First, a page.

That was one of the most open showings of positive emotions I’ve ever seen from Jay. Granted, that shot was from near the end of the game when the score had gotten lopsided before the Cowboys scored a meaningless touchdown in the fourth quarter. But I was starting to question if Jay still had that in him.
I’m not trying to paint the picture that he’s a total jerk 24/7, incapable of showing any signs of happiness. I’m just pointing out that it’s something we rarely see from him. The 10% of the time where we don’t see the patented “stoic face” from Cutler, we’re usually seeing him arguing with coaches and teammates. He’s not much for celebration, even when the going gets good.
There was a point in the game near the end of the first half where we did see the good old Jerk Jay on display. With a 10-0 lead in the game, Mike Tice came over to sit next to him on the bench. Cutler was apparently miffed by how the play calls were coming in late to the huddle, so he decided to express his displeasure by standing up and walking away from Tice.
All I could do was put my face in my palm and wonder how badly the media would blow this act out of proportion the next day.
The only problem I saw with that gesture was the fact that it was on camera. I’m sure stuff like that happens all the time in the NFL, but it does show a certain level of disrespect to intentionally avoid one of your coaches. But to Cutler’s credit, he had a point, and that was simply his way of expressing his frustration.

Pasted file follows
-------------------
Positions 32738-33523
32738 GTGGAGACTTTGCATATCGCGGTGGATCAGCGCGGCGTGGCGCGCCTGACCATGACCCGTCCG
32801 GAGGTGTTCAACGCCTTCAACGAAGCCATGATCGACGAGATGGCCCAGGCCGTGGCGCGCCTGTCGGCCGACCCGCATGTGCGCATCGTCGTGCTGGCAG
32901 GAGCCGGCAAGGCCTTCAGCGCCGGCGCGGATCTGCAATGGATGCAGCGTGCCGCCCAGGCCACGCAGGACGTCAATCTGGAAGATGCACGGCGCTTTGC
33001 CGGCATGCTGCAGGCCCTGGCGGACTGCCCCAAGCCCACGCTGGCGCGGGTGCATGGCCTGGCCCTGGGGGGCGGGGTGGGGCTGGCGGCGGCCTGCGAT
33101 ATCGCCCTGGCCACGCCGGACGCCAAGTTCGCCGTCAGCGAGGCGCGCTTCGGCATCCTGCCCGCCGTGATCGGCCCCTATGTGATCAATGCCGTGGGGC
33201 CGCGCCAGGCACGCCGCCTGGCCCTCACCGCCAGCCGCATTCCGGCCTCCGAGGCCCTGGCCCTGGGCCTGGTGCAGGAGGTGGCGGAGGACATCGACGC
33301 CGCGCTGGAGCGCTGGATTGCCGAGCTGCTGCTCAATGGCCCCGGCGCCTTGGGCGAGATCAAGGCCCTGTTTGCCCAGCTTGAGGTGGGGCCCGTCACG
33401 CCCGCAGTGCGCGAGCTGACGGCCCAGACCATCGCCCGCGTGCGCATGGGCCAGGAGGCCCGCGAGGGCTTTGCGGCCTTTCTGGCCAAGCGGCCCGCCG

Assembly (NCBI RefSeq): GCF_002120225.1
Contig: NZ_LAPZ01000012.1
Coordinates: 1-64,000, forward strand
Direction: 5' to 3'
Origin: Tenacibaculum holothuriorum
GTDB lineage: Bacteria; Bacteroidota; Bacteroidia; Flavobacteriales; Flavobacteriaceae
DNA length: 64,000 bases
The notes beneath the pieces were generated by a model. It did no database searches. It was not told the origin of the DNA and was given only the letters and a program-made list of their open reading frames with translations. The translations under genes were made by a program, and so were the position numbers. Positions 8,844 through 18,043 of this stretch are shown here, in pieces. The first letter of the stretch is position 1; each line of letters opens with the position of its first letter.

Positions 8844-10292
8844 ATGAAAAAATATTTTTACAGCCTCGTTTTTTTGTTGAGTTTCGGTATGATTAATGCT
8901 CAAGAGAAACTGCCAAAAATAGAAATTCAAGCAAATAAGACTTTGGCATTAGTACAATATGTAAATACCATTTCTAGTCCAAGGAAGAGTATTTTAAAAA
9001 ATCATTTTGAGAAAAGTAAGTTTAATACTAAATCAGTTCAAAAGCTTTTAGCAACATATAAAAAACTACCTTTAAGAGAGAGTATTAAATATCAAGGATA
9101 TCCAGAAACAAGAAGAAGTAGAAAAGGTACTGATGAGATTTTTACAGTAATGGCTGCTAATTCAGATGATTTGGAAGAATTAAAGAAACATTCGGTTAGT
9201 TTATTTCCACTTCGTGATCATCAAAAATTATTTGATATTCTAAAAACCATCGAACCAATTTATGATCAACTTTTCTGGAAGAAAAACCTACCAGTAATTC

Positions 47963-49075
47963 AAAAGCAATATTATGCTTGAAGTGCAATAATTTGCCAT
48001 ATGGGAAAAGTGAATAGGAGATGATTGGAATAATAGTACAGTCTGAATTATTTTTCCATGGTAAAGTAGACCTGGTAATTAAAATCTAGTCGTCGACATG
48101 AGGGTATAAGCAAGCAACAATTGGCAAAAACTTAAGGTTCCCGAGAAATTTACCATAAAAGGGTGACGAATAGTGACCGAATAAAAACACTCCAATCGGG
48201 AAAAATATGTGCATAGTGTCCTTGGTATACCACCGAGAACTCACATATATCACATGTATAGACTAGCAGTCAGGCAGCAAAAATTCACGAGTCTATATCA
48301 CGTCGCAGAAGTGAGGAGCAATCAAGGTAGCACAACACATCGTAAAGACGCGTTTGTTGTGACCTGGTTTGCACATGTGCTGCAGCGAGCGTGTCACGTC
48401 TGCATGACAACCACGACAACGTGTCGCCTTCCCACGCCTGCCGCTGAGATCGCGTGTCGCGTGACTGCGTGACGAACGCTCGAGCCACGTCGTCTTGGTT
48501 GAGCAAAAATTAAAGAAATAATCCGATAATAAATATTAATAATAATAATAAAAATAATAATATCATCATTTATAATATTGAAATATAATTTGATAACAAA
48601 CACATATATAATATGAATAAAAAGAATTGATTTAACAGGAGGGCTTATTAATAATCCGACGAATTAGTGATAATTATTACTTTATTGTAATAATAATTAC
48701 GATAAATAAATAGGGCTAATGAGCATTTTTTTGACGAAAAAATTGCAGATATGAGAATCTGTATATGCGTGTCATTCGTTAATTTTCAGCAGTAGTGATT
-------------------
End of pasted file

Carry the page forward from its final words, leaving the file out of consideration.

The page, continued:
Well, to no surprise of my own, when I was surfing the web for some Bears articles on Tuesday morning, I came across a handful of articles trying to call out Cutler about his altercation with Tice.
WGN News even included a poll in their sports segment of the morning news asking Bears fans if they had a problem with how Jay acted Monday night and if he should get a pardon based on his play.
So here’s my plea to the Chicago media and Bears fans everywhere: can we stop with this, please?
I’m sick and tired of Jay Cutler being raked over the coals every week for how he acts. We can’t even mention how he plays anymore without trying to tie it in to his emotions. It’s like we might as well keep stats on his mood and throw them in the box score next to his completion rating.
I mean seriously guys, this is nothing new. We should stop treating every little incident (and I use that word lightly) like it’s a big deal because in the grand scheme of things, it’s not.
If that’s the style of emotion Cutler feels he needs to play with to be at his best, we need to let him be. There’s nothing anyone can do about his reactions. Nor should anyone do anything about it.